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Blacknight Comment on "Strawman" TMCH Proposal

  • To: "tmch-strawman@xxxxxxxxx" <tmch-strawman@xxxxxxxxx>
  • Subject: Blacknight Comment on "Strawman" TMCH Proposal
  • From: "Michele Neylon :: Blacknight" <michele@xxxxxxxxxxxxxx>
  • Date: Wed, 16 Jan 2013 01:11:59 +0000

Blacknight Internet Solutions Ltd is the only ICANN accredited registrar in 
Ireland. We are actively involved in the domain name and internet industry both 
in Ireland, Europe and globally.
As the company's primary point of contact in all matters of policy and internet 
governance matters I am actively involved in ICANN and other groups involved in 
policy, security and technical and operational aspects of the DNS system.

To put our comments in context, as I feel that any submissions should have some 
context, we are NOT an applicant for a new gTLD nor are we financially linked 
to any applicants at this time.

Our core business is in domain registration and hosting for small to medium 
sized businesses in Europe.

I fully support the comments submitted by the Registrar Stakeholder Group, of 
which I am currently Secretary, and those of fellow registrars, Name.com, 
Strato and Key Systems. I would also be supportive of the comments submitted by 

Let's put this issue into perspective. It's all about "rights" protection. 

The very first email I received as a member of the RrSG back in 2009 was from 
Jon Nevett, who was chair at the time, talking to members about rights 
protection mechanisms for new TLDs. At the time there was no DAG and this was a 
hot topic.

As Robin Gross and others have pointed out the debate, discussions and 
arguments ( you could call them battles and you probably wouldn't be that far 
from reality) raged on and on via email, phone conferences and face to face 
It was a long process. It was tiring. It was at times very frustrating, but 
eventually the multi-stakeholder bottom up process spat something out the far 
end - the Applicant Guidebook. There was consensus. 

Based on the Applicant Guidebook a large number of companies submitted an even 
larger number of applications for new TLDs.

ICANN entered into a contractual relationship with these applicants based on 
the AG and other policies that existed when the applications were made.

ICANN collected large sums of money from the applicants.

Now ICANN is proposing to change the rights protection mechanisms drastically? 
A year after the applications went in (give or take) and several years after 
the entire discussion of rights protection was "put to bed"? Consensus was 
already reached on this matter, so why is it even being considered.

"Consensus" - an important word in the ICANN vocabulary, or so we would have 
been led to believe. 

As a member of the "community" and an active participant in the "ICANN process" 
the "Strawman" and how it was even formulated concerns me very deeply.

It was my understanding that ICANN was meant to be multi-stakeholder - with an 
emphasis on "multi". Important policy changes - even if they are just proposals 
- should not be arrived at with behind closed doors meetings where members of 
the community have no opportunity or a very limited opportunity to participate. 

I was at the first TMCH meeting in Brussels last year, as were several other 
registrars, registries, applicants etc., Yes, it was a complex and tough couple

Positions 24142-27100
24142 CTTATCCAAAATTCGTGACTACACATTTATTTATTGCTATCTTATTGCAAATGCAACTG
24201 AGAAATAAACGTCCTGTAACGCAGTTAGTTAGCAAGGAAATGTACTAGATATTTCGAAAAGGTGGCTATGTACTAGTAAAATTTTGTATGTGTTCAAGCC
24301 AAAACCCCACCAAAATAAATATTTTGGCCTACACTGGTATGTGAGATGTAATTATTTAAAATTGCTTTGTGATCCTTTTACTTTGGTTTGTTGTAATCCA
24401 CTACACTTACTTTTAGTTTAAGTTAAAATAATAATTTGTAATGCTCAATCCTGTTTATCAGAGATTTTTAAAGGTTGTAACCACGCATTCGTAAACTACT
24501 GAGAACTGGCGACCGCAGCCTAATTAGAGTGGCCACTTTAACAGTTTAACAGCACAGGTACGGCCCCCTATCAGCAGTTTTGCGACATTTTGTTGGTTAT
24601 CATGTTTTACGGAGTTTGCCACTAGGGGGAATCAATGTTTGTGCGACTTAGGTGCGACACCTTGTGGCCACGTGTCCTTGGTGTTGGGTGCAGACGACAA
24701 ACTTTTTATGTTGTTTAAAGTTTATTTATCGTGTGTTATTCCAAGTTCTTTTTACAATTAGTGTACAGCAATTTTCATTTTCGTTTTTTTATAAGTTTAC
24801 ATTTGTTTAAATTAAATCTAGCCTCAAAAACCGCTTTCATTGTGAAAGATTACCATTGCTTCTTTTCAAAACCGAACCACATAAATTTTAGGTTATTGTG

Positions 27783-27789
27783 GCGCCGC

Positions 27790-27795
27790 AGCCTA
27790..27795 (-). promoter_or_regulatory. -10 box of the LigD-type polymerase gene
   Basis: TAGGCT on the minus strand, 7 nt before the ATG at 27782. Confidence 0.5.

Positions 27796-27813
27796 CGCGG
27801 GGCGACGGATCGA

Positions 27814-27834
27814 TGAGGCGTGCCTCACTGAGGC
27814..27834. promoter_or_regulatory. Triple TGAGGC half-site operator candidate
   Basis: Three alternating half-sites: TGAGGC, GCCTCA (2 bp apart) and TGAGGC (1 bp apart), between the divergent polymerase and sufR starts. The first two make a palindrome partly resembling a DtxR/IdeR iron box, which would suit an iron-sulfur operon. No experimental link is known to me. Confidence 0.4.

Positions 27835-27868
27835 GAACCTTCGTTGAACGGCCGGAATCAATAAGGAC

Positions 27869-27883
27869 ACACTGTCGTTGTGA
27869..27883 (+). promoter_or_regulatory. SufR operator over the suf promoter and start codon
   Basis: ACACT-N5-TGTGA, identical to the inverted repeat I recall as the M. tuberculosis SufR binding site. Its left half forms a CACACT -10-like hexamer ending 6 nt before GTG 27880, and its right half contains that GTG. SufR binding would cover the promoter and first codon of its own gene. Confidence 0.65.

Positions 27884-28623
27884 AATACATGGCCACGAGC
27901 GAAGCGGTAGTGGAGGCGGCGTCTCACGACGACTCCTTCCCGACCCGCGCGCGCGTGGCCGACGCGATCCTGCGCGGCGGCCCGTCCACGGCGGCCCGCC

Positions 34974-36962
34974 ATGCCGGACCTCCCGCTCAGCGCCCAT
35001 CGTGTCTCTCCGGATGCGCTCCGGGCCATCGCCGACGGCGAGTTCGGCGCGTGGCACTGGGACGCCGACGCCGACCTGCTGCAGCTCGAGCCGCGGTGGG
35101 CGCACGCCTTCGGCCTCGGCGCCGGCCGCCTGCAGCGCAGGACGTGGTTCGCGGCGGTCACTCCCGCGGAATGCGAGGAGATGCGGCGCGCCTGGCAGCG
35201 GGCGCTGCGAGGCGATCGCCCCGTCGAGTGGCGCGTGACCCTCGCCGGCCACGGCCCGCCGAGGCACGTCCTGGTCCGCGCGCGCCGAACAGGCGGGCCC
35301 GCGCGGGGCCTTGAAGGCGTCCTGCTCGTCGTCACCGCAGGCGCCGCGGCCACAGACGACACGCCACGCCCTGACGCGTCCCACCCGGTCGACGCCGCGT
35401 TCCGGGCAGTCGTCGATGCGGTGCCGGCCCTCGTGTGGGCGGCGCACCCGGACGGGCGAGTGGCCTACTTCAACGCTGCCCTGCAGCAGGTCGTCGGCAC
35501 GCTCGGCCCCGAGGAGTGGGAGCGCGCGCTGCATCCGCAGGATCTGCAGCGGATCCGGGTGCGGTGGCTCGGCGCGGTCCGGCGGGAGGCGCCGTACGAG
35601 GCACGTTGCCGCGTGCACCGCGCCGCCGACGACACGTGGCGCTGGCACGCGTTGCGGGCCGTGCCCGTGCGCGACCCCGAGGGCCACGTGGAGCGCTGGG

of days meetings, but it was inclusive. 

However this "straw man" concept was not arrived at via an inclusive process.

If a single stakeholder interest is able to subvert the entire process by 
circumventing the process ie. by completely ignoring and going directly to the 
board or the CEO, then ICANN's model is at risk.

As a registrar I would also echo the comments of Michael Shohat:

"Adoption of the proposals would lead us as a registrar to
seriously reconsider whether offering new gTLDs is such a good idea
after all. The more additional hassle is required from registrants to
satisfy the demands of a narrow group of stake holders, the less
probable the broad adaptation of new gTLDs becomes.

We've already experienced certain ccTLDs shooting themselves in the foot
with politically motivated restrictions or bending technical systems
over backwards to include questionable requirements, and we would like
to avoid such adventures in the future.
Put simply - if you make new TLDs to complicated to register then all the talk 
of "competition" and "innovation" is rendered empty and useless, as neither 
registrars nor registrants are going to "jump through hoops" to register domain 

Have a look at some of the existing gTLDs  - in particular the smaller ones (in 
terms of volume). 

With the exception of .cat, which is successful in serving its target market, 
others have come close to failure due to their restrictions. 

Does ICANN want to be seen to have wasted millions of dollars, of both its 
money and that of applicants on a new TLD project that is so restrictive that 
only a tiny subset of registrars will want to participate and the rules will be 
so complex that only a very small number of registrants will bother to register 
domain names? 

So I would urge ICANN not to make any changes to the existing rules and 
policies that were laid out in the guidebook which applicants based their 
submissions on. 



Mr Michele Neylon
Blacknight Solutions
Hosting & Colocation, Brand Protection
Intl. +353 (0) 59  9183072
Fax. +353 (0) 1 4811 763
Twitter: http://twitter.com/mneylon
Blacknight Internet Solutions Ltd, Unit 12A,Barrowside Business Park,Sleaty
Road,Graiguecullen,Carlow,Ireland  Company No.: 370845

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